Prioritarianism as Patrick describes it bases social judgement not on expected utility but a different function, based on utility but with its marginal value diminishing more rapidly as utility increases. So it is distinguishable from utilitarianism--sounds,indeed, rather like a hybrid of utilitarianism and egalitarianism.

 
At 1:48 PM, November 28, 2012, Blogger David Friedman said...

Patrick writes:

"So if you say that I have a utility function of x, where x is in units of some good or goods, I could equally say my utility function is sqrt(x)."

Thus confirming my earlier guess about what he, from my standpoint, gets wrong about ordinal utility. The two utility functions he describes produce different predictions about what choices people will make among gambles.

 
At 1:50 PM, November 28, 2012, Blogger David Friedman said...

And for the link between Von Neumann utility and utilitarianism, note that Harsanyi came up with Rawls' veil of ignorance a couple of decades before Rawls, and, unlike Rawls, got it right. The conclusion was that, behind the veil of ignorance with an equal chance of being anybody, the individual would choose that society that maximized the average of (Von Neumann) utility.

 
At 2:56 PM, November 28, 2012, Anonymous Patrick said...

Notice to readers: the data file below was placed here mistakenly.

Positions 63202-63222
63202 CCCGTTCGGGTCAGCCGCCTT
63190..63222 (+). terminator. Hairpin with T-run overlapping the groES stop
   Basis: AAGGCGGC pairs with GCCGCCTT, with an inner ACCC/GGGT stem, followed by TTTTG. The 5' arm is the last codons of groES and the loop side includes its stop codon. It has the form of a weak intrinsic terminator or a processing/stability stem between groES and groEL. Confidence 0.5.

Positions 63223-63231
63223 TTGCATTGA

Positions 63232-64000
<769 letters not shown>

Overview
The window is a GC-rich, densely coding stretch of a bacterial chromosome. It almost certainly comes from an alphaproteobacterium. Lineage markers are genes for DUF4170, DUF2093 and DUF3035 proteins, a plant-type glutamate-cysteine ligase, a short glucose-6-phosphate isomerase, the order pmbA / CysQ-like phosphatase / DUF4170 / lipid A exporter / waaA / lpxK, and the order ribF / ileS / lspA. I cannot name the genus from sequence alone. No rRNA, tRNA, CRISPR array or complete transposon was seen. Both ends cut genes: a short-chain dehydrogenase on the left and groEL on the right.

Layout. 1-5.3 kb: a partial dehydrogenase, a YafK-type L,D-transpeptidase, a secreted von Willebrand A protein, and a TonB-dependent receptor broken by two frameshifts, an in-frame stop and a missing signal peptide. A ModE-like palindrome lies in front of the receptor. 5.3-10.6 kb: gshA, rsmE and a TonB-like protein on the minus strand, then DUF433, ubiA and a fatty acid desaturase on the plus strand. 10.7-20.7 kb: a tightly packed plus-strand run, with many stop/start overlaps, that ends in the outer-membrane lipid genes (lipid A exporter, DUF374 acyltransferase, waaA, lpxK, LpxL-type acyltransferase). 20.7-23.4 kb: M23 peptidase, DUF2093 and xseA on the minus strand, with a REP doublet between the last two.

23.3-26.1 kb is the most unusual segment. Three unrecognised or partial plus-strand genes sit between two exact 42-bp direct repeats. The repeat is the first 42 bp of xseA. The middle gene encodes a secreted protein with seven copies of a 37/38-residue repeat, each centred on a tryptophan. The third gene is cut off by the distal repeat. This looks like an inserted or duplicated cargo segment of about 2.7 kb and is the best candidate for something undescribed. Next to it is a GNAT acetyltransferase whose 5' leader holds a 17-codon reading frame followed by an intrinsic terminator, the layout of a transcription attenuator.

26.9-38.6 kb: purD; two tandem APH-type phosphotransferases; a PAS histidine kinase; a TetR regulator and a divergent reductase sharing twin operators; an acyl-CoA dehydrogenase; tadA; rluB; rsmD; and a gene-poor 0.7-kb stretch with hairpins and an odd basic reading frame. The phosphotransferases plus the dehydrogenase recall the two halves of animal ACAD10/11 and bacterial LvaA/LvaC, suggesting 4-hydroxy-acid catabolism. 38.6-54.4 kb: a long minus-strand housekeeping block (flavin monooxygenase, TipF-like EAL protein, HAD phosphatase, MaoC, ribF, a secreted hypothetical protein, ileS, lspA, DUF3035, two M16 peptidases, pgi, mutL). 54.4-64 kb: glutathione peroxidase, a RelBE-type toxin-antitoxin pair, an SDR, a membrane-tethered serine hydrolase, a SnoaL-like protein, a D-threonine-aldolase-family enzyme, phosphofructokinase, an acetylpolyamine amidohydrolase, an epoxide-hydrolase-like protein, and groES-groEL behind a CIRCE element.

David,

I don't think my statement results in misidentifying people's choices among gambles. Utility is the value I assign to the state of the universe as I perceive it, including probabilities. And since the mapping I described is one of utility functions, the gambles/tradeoffs are already taken into account inside of the original utility function.

For a simple concrete case, consider a system with two states, which I value differently. It is in state 1 with probability p and state 2 with probability 1-p. That variable p describes all the possible information about this simple universe. I can then write my utility function as U(p). But the utility function sqrt(U(p)) will give the same ordering of preferences, and is thus the same utility function. It will, for example, be maximized at the same value of p as my original utility function is maximized.